N.B. Don’t mistake the MGDDA procedure with the ‘checking-in’ procedure completed at the custody desk.

As above, it doesn’t take an expert to know that the level of alcohol in your body will reduce overtime. If the officer were to spend 30 minutes asking questions and ticking boxes, there’s a very good chance that the level of alcohol remaining in your body would be substantially lower than when you first arrived at the police station, you may even be below the prescribed limit. An outcome any officer will want to avoid. This may force the officer to cut corners along the way. 

2. Device Calibration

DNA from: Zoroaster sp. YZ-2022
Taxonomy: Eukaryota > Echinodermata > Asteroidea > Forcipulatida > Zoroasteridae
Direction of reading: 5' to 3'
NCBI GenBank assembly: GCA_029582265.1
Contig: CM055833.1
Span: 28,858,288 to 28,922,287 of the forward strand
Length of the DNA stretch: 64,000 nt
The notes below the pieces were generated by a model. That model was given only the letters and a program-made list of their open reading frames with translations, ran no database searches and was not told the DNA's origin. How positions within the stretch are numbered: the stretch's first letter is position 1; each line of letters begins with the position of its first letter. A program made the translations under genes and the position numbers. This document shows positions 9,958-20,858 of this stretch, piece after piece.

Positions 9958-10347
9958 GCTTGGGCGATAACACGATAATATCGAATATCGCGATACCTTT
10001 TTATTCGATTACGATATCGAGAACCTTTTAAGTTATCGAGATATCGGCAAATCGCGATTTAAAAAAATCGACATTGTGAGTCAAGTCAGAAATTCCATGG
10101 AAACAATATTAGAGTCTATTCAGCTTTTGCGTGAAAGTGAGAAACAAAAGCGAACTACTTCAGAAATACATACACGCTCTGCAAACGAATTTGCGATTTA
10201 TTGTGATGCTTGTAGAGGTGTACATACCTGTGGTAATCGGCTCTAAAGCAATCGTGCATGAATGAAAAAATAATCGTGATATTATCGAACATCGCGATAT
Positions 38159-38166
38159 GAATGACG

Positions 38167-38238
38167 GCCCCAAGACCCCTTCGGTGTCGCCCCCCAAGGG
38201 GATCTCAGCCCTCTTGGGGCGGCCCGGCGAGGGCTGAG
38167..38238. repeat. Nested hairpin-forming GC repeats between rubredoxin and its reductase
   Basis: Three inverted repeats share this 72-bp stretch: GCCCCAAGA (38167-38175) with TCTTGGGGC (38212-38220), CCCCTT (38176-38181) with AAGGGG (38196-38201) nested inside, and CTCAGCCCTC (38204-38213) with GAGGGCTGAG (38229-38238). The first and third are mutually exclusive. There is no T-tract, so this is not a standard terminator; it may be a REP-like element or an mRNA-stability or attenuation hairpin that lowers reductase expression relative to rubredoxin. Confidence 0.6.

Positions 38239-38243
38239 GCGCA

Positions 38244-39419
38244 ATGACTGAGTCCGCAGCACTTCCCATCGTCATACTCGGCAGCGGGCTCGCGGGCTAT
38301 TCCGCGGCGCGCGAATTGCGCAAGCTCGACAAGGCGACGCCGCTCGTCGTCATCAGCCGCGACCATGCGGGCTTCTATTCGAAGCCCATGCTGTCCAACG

M.A.J. Law has expert knowledge of Evidential Breath Testing Devices currently in use in the UK. This means that we can advise you on the merits of challenging the accuracy of the EBM without having to consult an independent expert (thus saving you time and money).

If, following our initial review, you decide to instruct one of our independent experts, we can then obtain a full expert report focusing on the particular issue. Most of our experts have arrangements in place with UK laboratories and machine manufacturers, meaning we can gain exclusive access to important records without having to go through the CPS’s lengthy disclosure process.

There are three EBM’s currently in use in England and Wales, all of which are type-approved by the Secretary of State. These are:

  1. The Lion Intoxilyser 6000 UK
  2. The Camic Datamaster
  3. The Intox EC/IR.